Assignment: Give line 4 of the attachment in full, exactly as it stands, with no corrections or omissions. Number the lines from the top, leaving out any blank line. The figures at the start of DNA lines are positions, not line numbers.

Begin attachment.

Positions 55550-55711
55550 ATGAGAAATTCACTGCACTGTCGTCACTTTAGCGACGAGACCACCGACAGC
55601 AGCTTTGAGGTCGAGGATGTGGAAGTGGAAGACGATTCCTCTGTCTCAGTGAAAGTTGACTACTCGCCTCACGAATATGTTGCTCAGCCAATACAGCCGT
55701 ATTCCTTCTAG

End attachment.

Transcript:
55701 ATTCCTTCTAG